Problem

I am making a game for Android using Java and libGdx. I have an `ArrayList`

of enemies that are updated each frame. The update method for the enemy looks like this:

```
public void update(float delta){
if (waypointIndex < waypointCount){
waypoint = path.getPoints().get(waypointIndex);
distanceToWaypointX = waypoint.getX() - getCenterX();
distanceToWaypointY = waypoint.getY() - getCenterY();
directionToWaypoint = (float) Math.atan2(distanceToWaypointY, distanceToWaypointX);
setRotation((float) Math.toDegrees(directionToWaypoint) - 180);
translationX = (float) (Math.cos(directionToWaypoint) * getMovementSpeed() * delta);
translationY = (float) (Math.sin(directionToWaypoint) * getMovementSpeed() * delta);
distanceToWaypoint = (float) Math.hypot(distanceToWaypointX, distanceToWaypointY);
if (distanceToWaypoint <= 5){
waypointIndex++;
}
distanceTraveled += Math.sqrt(Math.pow(translationX, 2) + Math.pow(translationY, 2));
translate(translationX, translationY);
}
}
```

This works OK, but with 100 enemies the FPS starts to dip into the low 50’s. I would like to keep a consistent 60 FPS and I plan to have more than 100 enemies on the screen at a time. How can i improve this code to make it more efficient?

Solution

Some things you could try:

Unless the waypoints change position, the objects will continue in the same direction each frame. This means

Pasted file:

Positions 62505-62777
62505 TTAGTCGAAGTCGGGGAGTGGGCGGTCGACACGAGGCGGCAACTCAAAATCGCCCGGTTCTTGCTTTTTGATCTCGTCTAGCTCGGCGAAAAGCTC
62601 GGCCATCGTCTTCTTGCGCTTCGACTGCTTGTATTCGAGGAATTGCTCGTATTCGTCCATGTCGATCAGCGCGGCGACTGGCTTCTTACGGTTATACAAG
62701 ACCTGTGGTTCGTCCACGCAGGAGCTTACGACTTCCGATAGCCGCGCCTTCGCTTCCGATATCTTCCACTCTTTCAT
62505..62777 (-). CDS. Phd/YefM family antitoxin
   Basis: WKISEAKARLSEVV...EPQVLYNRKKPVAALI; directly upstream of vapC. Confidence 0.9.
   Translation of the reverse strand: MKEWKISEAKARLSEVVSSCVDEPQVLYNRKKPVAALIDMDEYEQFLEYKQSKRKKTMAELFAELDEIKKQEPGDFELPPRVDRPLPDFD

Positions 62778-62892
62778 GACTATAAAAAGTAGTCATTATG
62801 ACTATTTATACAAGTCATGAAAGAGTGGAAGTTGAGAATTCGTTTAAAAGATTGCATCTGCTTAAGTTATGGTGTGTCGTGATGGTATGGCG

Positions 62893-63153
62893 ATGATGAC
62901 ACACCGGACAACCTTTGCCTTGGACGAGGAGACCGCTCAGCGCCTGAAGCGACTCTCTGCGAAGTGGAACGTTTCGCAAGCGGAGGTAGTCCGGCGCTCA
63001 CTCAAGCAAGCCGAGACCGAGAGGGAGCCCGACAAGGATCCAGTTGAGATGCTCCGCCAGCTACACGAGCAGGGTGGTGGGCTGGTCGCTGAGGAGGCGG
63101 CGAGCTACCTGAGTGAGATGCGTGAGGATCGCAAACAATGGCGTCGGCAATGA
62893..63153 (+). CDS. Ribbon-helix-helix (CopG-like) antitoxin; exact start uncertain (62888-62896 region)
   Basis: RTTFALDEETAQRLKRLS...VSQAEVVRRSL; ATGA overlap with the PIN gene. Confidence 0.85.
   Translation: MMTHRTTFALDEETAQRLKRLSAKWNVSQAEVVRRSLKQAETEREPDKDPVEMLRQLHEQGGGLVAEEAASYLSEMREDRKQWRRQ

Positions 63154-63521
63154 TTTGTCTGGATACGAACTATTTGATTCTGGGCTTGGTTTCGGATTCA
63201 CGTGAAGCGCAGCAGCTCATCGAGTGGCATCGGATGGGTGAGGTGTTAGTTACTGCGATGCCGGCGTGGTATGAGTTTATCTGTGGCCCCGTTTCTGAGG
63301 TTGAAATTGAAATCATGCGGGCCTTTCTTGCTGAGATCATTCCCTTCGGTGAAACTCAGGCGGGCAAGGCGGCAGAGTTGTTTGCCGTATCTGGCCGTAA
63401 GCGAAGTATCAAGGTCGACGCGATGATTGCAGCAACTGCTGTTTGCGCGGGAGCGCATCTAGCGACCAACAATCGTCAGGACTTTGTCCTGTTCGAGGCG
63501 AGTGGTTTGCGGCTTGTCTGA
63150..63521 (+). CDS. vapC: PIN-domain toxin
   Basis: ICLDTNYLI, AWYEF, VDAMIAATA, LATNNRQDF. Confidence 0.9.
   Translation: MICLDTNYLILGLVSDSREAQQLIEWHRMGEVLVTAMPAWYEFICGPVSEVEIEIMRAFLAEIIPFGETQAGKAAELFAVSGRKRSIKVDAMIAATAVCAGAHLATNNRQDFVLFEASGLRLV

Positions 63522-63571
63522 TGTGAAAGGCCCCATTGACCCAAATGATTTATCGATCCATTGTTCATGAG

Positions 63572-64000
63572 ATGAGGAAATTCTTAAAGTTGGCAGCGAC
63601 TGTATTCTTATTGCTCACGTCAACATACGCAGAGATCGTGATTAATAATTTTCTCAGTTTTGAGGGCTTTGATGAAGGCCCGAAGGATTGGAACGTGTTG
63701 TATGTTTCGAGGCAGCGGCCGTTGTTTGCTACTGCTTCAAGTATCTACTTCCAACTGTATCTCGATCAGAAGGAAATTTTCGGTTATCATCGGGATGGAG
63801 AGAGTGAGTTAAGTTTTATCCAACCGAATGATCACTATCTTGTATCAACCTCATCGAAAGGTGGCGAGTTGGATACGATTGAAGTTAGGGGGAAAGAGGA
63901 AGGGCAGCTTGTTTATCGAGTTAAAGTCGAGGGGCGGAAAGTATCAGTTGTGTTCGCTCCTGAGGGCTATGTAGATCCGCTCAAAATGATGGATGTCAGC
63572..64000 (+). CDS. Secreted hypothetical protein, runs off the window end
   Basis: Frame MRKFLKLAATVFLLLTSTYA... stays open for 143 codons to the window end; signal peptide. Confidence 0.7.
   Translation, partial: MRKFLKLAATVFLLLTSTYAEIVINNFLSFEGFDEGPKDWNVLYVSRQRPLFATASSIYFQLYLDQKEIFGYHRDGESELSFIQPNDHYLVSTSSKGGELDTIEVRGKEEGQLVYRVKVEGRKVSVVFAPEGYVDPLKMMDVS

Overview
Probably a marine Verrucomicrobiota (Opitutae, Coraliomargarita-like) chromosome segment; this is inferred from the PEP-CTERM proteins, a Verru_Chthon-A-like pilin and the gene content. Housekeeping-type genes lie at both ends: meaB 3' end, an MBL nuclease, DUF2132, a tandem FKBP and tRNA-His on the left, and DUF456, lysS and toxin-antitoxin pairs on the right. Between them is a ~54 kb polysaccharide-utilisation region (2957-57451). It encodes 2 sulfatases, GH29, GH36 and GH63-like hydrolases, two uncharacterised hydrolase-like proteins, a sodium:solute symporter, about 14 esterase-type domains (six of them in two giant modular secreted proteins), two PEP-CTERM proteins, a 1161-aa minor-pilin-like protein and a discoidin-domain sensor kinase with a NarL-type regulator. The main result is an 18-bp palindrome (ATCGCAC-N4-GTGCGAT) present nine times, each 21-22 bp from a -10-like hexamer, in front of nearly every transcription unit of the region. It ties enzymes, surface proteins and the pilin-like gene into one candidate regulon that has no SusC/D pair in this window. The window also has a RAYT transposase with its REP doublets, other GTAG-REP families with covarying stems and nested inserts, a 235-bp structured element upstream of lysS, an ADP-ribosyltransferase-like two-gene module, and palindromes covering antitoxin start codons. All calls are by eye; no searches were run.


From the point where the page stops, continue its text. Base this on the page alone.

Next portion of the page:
- you don’t have to recalculate
`directionToWaypoint`

(unless you have imperfect rotation). This includes`cos(directionToWaypoint)`

and`sin(directionTpWaypoint)`

`translationX`

and`translationY`

become simple multiplication`distanceTravelled`

seems too complicated. Why isn’t it just getMovementSpeed() * delta?

You could try not updating *all* your entities, on *all* your frames.

This is standard practice in games, and at high framerates, is unnoticable.

You would split entities in 10 buckets, and only update one bucket per frame, then cycle through.

Quick example using Guava’s MultiMap (I had to use current time to keep track of update intervals):

```
MultiMap<Integer, Entity> buckets = new MultiMap<>();
Map<Integer, Float> lastUpdate = new HashMap<>();
int currentBucket = 0;
public void update(float curTime){
float delta = curTime - lastUpdate.get(currentBucket);
buckets.get(currentBucket).forEach(ennemy -> update(ennemy, delta));
lastUpdate.put(currentBucket, curTime);
currentBucket = (currentBucket + 1) % buckets.size();
}
```

For rendering this is perfectly fine.

It can also be used for applying game logic, but it becomes more complex:

With Entities interacting with each other while belonging to different buckets, you’d have to force update both: When updating unitA, you encounter unitB which is in a different bucket, so you advance unitB to the current timeStep (if it encounters other units, repeat), then put unitB into unitA’s bucket, then proceed normally.

It might be good to split your units geographically to mimize this bucket-switching happening too much.